With respect to the failure to pay dividends, another point relied upon to pierce, the Court of appeals began by noting that Albakri never admitted that the corporation never paid dividends, but rather only that he was unaware whether it paid dividends.  2017 WL 4862510, *9. Even had the corporation never paid dividends, (which the Court of Appeals treated as a factor in failure to observe formalities (“But assuming, arguendo, that no dividend as paid, that fact alone does not demonstrate an egregious failure to follow corporate formalities.”) even though under Inter-Tel it is its own factor), the court explained why that could have been proper as whether to pay dividends is a question left to the board of directors and there are tax reasons for not declaring dividends. What the court failed to note is that the double taxation of dividends is a problem only in C-corporations, and dividends were tax favored in S-corporations vis-a-vis salary. How Jorusa was taxed was never addressed even as the Court of Appeals wrote:
Here, A&M proffered no proof that Jorusa was either capable of distributing a dividend or that doing so was a wise choice in light of the double taxation for dividends.  And, most importantly to the veil-piercing analysis, A&M proffered no proof that Albakri was egregiously ignoring corporation formalities by exercising his discretion and not making a distribution.  Thus, the trial court’s reliance on the second factor is erroneous. Id.

Domination of Corporation by Shareholder

      The trial court had found that piecing was justified because Albakri dominated and controlled Jorusa.  See 2017 WL 4862510, *3.  The Court of Appeals rejected that conclusion, writing:
After Inter-Tel was rendered, and effective July 12, 2012, the General Assembly amended KRS 271B.6-220 by adding subsection 3: “(3) That a corporation has a single shareholder is not a basis for setting aside the rule recited in subsection (2) of this section.” Thus, it appears the fact that Albakri was the sole shareholder of Jorusa should not be a consideration in our piercing-the-corporate-veil analysis. It likewise follows that Albakri, as the sole shareholder and manager of Jorusa, would also exercise dominion and control over the company. At minimum, this factor in and of itself does not justify piercing the corporate veil. 2017 WL 4862510, *9 (footnote omitted).

            Here the court of appeals went too far. The 2012 amendment to KRS § 271B.6-220 was in response to the Rednour decision and the piercing of an LLC on the basis that it had only a single member. See Rutledge, The 2012 Amendments to Kentucky’s Business Entity Statutes, 101 Kentucky Law Journal Online 1, 3 (2012). HERE IS A LINK to that article, wherein it was observed at footnote 20:

See White v.Winchester Land Dev. Corp., 584 S.W.2d 56, 61 (Ky. Ct. App. 1979) (“[M]ere ownership and control of a corporation by the person sought to be held liable is not alone a sufficient basis for denial of entity treatment.”). These amendments to the corporate and LLC acts should be read not as removing sole or near–sole ownership from the list of factors considered in whether a predicate case for piercing may be made, see Inter–Tel Techs., Inc. v. Linn Station Props., LLC, 360 S.W.3d 152, 167–68 (Ky. 2012), but rather as precluding piercing on that basis alone.

It remains possible for a single shareholder corporation to suffer domination jut as a single-shareholder corporation may not be dominated. Under Inter-Tel, “domination” results in “a loss of corporate separateness.” Inter-Tel, 360 S.W.3d at 165. Domination is not itself a factor in support of piercing, but rather a component of alter ego analysis.

But That’s Not the Problem

      Okay, so in the view of the Court of Appeals the trial court misapplied the Inter-Tel Technologies factors in finding that the veil of this corporation should be pierced.  But that is not really the problem.  Rather, it did so in the context of reviewing a determination to grant A&M partial summary judgment, and made its ruling in the context of the rules governing a review of a grant of summary judgment.  2017 WL 4862510, *8.  Except that piercing is a remedy, and a court’s grant of a remedy is not subject to review under the standard which governs the grant or denial of summary judgment.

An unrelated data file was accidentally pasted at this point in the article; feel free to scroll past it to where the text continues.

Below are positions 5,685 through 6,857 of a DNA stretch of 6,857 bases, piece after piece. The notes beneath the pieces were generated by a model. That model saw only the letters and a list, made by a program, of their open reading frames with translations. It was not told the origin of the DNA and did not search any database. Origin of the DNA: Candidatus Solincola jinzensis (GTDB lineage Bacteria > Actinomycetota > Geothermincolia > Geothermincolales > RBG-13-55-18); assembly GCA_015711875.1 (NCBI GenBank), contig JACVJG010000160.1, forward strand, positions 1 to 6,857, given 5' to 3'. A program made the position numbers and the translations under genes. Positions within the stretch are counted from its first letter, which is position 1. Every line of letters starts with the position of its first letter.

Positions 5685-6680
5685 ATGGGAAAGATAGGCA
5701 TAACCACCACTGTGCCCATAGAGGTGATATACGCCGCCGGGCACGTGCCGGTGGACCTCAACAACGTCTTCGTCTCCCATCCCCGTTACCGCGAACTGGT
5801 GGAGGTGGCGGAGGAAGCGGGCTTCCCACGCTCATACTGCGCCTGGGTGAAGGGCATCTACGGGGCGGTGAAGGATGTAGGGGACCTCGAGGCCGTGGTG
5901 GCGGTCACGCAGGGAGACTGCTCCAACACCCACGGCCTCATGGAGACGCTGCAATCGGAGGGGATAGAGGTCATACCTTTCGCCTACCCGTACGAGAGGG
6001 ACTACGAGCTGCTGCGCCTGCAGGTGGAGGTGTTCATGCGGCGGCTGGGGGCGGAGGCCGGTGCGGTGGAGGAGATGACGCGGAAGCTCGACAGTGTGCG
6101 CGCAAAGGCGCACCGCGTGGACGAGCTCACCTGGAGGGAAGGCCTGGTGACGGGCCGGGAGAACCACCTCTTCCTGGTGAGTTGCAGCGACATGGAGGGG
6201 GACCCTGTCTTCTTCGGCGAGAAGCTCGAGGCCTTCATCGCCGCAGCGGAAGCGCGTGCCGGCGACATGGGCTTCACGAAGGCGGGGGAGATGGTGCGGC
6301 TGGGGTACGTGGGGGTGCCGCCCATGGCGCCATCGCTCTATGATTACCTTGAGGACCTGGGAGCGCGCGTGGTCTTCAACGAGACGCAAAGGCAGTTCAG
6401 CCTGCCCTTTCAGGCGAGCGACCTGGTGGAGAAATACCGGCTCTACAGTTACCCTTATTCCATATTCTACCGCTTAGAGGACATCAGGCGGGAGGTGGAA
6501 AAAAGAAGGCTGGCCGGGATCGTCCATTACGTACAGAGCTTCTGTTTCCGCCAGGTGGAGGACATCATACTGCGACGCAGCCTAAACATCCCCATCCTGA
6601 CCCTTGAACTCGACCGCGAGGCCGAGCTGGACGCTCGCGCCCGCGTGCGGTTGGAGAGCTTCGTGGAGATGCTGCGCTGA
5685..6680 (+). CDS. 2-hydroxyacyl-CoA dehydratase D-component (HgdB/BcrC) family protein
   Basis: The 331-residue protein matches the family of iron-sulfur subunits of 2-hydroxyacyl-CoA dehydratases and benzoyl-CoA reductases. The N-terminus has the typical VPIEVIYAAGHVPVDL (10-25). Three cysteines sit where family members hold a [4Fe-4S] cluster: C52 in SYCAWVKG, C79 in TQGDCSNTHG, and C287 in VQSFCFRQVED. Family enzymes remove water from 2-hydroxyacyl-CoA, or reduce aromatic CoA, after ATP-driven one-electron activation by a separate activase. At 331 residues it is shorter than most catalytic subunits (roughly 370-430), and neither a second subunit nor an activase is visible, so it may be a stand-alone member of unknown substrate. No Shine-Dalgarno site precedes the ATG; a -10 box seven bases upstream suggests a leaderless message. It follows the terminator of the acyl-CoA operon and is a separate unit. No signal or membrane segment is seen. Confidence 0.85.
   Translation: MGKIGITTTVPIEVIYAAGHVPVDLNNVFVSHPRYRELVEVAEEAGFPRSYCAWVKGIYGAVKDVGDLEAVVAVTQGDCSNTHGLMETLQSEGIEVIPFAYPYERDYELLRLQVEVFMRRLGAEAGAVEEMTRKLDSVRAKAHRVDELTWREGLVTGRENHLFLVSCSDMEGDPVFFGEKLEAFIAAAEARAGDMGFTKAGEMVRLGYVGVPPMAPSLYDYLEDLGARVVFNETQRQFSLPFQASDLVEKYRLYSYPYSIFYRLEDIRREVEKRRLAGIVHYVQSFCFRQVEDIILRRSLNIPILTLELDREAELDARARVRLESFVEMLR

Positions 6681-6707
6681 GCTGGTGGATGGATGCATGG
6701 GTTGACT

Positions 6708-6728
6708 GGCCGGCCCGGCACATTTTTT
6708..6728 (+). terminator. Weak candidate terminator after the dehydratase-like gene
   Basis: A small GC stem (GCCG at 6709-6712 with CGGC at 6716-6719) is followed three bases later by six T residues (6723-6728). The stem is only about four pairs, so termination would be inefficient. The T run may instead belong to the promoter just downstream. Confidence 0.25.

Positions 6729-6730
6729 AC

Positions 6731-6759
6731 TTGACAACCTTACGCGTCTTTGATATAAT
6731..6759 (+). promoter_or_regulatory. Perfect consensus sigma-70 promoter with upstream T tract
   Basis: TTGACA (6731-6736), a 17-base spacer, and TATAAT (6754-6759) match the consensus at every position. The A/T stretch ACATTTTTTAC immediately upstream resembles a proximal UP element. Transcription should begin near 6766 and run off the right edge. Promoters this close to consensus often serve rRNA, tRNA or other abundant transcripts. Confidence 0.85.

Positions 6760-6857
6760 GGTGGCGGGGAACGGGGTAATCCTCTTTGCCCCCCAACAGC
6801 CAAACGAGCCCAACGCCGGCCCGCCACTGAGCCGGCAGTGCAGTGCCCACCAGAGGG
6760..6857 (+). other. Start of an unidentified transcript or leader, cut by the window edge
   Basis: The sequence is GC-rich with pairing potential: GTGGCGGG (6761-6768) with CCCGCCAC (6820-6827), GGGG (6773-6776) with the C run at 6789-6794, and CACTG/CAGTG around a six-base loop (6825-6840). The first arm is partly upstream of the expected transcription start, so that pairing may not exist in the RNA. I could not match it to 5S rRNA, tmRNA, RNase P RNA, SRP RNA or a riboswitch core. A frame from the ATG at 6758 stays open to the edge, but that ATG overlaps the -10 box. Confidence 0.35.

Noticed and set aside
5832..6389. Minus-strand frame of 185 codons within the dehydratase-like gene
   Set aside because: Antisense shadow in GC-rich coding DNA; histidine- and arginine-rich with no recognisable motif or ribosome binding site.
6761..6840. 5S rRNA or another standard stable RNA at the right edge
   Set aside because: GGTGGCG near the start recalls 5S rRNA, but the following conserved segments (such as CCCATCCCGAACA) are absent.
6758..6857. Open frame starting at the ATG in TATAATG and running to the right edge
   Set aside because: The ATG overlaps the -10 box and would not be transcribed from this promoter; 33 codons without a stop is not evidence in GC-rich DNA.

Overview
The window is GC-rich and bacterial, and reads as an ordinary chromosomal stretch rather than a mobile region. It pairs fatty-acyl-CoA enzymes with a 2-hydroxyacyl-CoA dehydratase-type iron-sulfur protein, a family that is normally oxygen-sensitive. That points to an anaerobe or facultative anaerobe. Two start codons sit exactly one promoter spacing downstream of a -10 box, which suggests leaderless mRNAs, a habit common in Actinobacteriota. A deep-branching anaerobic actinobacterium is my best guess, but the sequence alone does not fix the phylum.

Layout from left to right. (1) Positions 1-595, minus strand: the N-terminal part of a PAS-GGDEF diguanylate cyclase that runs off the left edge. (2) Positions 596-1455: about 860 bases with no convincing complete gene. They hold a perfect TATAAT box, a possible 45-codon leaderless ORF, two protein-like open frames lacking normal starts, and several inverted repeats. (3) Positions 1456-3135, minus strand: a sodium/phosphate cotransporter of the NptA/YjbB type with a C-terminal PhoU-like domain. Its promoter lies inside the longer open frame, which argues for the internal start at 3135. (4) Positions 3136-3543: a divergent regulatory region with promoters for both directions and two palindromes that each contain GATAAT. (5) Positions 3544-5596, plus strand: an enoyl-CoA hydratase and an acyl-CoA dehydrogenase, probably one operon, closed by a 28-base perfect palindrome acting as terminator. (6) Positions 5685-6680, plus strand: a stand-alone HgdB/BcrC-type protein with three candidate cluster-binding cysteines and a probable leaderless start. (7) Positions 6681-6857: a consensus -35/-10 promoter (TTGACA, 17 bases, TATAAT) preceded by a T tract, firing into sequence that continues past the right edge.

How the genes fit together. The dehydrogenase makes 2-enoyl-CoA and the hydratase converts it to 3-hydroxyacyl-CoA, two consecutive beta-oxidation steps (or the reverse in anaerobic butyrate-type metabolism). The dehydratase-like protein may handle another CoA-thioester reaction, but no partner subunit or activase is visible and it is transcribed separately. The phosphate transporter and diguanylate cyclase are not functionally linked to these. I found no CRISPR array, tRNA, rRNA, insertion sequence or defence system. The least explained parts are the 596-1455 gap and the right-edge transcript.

But the Bigger Problem Is

      Still, the bigger problem is that the Court of Appeals did not apply Inter-Tel in determining whether the trial court’s piercing of Jorusa was appropriate.  Under Kentucky law, piercing may take place under either of two alternative tests:  alter ego or instrumentality.  The various factors are employed in these tests.  As written in Inter-Tel (360 S.W.3d at 165):
A Kentucky trial court may proceed under the traditional alter ego formulation or the instrumentality theory because the tests are essentially interchangeable.  Each resolves to two dispositive elements: (1) domination of the corporation resulting in a loss of corporate separateness and (2) circumstances under which continued recognition of the corporation would sanction fraud or promote injustice.
      While it is true the Court of Appeals found that none of the Inter-Tel factors was present (a questionable conclusion as set forth above), it never reviewed how they would be employed in either an alterego or instrumentality analysis.

But Even Then, the Real Problem Was

      The real problem here is that summary judgment should never have been requested, much less either denied or granted, in this dispute.  The trial court, presumably following the lead of the plaintiff, treated piercing as a cause of action.  But it isn’t.  Rather, piercing is an equitable remedy employed to allow a judgment-creditor to collect a judgment against the owners of a judgment-debtor.  This is a central point made in Phaedra Spradlin v. Beads and Steeds Inns, LLC (In re Howland), ___ Fed. App’x ___, No. 16-5499, 2017 WL 24750, *4,  2017 U.S. App. LEXIS 222 (6th Cir. Jan. 3, 2017) (HERE IS A LINK to a review of that decision).  Indeed, the Inter-Tel decision described piercing as being an “equitable remedy.”
      Piercing should not have been a point of consideration until (1) the corporation’s liability (if any) was determined and (2) it was found that the judgment could not be collected from the corporation.  Then and only then should A&M have sought to pierce the veil of Jorusa in order to hold Albakri liable for the deficiency.